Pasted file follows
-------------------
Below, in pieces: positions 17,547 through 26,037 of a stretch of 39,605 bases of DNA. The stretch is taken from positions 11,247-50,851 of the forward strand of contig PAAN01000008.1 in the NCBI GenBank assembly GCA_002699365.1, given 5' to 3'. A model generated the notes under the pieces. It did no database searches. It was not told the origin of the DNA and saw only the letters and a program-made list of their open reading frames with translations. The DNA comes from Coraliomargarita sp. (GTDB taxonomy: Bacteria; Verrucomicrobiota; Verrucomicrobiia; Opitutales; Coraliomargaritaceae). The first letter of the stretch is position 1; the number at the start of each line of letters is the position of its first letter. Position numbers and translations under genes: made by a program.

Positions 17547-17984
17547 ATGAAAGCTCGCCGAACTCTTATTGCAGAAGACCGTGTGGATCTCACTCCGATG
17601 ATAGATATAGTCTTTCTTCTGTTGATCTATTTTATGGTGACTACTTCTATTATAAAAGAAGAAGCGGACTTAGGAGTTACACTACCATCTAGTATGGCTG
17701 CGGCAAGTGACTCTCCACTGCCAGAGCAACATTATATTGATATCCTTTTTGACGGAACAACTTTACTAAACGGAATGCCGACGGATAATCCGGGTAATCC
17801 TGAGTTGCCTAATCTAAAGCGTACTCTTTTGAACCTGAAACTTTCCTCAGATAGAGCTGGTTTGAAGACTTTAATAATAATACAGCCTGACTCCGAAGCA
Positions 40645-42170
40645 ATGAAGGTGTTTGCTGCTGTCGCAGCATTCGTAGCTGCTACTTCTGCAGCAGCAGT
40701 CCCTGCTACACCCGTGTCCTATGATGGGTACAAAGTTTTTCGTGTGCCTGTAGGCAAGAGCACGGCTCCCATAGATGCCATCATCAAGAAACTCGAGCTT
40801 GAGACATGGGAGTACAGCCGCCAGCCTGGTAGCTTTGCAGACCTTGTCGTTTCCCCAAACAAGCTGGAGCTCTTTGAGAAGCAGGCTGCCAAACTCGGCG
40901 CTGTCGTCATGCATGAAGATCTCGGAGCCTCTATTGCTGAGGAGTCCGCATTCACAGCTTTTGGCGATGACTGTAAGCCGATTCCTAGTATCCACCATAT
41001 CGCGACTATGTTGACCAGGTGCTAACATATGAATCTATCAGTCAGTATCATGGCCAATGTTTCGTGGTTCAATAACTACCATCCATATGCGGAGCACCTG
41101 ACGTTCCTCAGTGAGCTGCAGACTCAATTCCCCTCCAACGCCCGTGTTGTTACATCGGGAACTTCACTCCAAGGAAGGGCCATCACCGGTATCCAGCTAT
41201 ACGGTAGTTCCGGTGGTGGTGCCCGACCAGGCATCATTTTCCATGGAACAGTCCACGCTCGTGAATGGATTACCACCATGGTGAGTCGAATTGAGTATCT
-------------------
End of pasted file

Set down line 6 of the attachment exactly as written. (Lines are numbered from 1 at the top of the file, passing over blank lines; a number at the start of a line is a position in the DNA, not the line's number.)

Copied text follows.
17801 TGAGTTGCCTAATCTAAAGCGTACTCTTTTGAACCTGAAACTTTCCTCAGATAGAGCTGGTTTGAAGACTTTAATAATAATACAGCCTGACTCCGAAGCA